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On Disney+ debut in Hong Kong, a Simpsons episode on Tiananmen censorship goes missing

Episode 12 of The Simpsons' Season 16 shows the family traveling to China in their attempt to adopt a baby. The characters are shown visiting Tiananmen Square during their visit.

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New Delhi: OTT platform Disney+, which launched in Hong Kong earlier this month, has reportedly held back one episode of the popular American sitcom The Simpsons in its offerings for the city-state, which constitutes a special administrative region of China.

The episode in question, part of the 32-year-old series’ Season 16 from 2005, sought to poke fun at Chinese censorship in the context of the 1989 Tiananmen Square protests.

In June 1989, thousands were believed to have been killed when Chinese troops opened fire and adopted other methods to crush a protest, first started by students, against the Communist government in Beijing’s Tiananmen Square. The protesters had been demanding more freedom and less censorship.

The official estimates of casualties released by the Chinese government at the time was 200 civilians and several security personnel.

Over three decades down the line, the protest remains subject to deep censorship in China but its memory has been kept alive in Hong Kong, where concerns are growing over Beijing’s growing control, through annual vigils that are now reportedly facing a crackdown.

Episode 12 of The Simpsons’ Season 16 — titled “Goo Goo Gai Pan” — shows the family traveling to China in their attempt to adopt a baby. The characters are shown visiting Tiananmen Square during their visit.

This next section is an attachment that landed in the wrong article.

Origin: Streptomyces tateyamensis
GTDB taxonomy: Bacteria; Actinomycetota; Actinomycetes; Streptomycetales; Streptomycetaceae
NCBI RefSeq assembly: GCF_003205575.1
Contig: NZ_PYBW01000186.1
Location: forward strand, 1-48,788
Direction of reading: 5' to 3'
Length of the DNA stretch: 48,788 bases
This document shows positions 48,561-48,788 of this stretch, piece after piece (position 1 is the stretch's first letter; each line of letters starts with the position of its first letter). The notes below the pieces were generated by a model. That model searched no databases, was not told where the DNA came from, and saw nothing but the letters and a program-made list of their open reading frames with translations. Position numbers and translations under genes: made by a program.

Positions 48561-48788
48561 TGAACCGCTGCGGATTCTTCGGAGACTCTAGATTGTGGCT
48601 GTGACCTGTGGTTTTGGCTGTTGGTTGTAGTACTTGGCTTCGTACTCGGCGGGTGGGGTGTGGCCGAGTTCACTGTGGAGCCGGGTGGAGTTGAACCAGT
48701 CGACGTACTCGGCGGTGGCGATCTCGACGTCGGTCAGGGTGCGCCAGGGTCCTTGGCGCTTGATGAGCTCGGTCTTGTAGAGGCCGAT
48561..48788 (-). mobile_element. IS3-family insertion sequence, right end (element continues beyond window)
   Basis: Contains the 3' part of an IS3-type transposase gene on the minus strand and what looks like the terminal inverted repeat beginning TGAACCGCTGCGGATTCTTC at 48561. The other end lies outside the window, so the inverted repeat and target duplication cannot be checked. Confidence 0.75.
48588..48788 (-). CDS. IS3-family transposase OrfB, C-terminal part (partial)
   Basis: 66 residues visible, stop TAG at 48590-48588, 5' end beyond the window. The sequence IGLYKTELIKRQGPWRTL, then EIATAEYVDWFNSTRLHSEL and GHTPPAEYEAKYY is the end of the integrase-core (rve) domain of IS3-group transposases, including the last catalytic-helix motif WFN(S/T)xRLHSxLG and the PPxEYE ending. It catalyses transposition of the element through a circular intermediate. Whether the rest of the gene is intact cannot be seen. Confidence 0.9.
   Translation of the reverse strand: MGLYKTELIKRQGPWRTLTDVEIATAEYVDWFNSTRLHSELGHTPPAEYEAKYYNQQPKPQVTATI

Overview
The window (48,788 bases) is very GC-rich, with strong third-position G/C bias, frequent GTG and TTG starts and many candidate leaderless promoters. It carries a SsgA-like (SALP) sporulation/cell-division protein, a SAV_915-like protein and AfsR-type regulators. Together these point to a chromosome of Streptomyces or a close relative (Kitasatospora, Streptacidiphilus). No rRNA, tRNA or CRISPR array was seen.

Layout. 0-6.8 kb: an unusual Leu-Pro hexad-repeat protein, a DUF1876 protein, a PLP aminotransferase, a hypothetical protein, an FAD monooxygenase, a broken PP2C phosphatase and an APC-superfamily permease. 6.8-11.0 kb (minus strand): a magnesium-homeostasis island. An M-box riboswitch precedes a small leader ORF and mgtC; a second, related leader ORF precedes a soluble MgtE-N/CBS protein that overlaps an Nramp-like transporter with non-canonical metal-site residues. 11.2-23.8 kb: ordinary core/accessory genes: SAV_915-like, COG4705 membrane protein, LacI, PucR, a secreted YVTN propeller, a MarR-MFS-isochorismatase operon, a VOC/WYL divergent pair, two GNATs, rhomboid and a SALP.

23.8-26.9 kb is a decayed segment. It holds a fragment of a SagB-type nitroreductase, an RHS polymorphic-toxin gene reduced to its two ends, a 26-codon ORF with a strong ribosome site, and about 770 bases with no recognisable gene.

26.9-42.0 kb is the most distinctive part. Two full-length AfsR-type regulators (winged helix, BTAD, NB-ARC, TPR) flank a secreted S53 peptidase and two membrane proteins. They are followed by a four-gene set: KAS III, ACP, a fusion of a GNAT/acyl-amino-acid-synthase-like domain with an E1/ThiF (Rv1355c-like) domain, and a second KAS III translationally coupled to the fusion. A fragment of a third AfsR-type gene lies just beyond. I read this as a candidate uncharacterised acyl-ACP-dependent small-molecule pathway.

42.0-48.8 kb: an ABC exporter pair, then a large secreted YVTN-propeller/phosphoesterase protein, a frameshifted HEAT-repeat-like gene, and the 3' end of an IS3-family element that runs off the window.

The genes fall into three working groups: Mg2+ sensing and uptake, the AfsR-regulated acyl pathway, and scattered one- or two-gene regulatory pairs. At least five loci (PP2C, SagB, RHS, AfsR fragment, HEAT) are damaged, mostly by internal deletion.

One scene has the reference to the famous “Tank Man” photo, while another shows a board at the Tiananmen Square that reads, “On this site, in 1989, nothing happened”.

The removal of the episode is being seen as another indication of the Chinese government’s censorship attempts in Hong Kong. While it is not confirmed whether the streaming platform removed the episode under pressure from authorities or on its own, the move comes almost a month after Hong Kong’s legislature passed a new law seeking to ban films deemed to be violating China’s national security interests.

Neither the streaming platform nor the Hong Kong government responded to requests for comment from The Guardian, according to a report in the UK newspaper. US media organisation CNN Business also said it received no response to requests for comment from Disney or China.


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Memories of a massacre

The deleted episode also includes a scene where the characters see the embalmed body of Mao Zedong, the founding father of the People’s Republic of China. Homer Simpson — one of the main characters of the sitcom — describes Mao as “a little angel that killed 50 million people”, a probable reference to the deaths caused by a famine in the country between 1959 and 1961, following Mao’s faulty policies.

The removal of the Simpsons episode has been discussed widely on social media.

Until last year, Hong Kong residents organised an annual candlelight vigil in the city’s Victoria Park in memory of those who lost their lives in Tiananmen Square. However, following the passage of the National Security Law in June last year, and a ban on gatherings officially attributed to Covid-19, residents could not organise the vigil this year.

The removal of the Simpsons episode in Hong Kong follows outrage over the release of the film Shang-Chi and the Legend of the Ten Rings on the platform, because of possible reference to the Tiananmen Square massacre

The use of the number “8964” in a scene of the film has been linked by many to the date of the Tiananmen massacre of 4 June 1989.

(Edited by Poulomi Banerjee)


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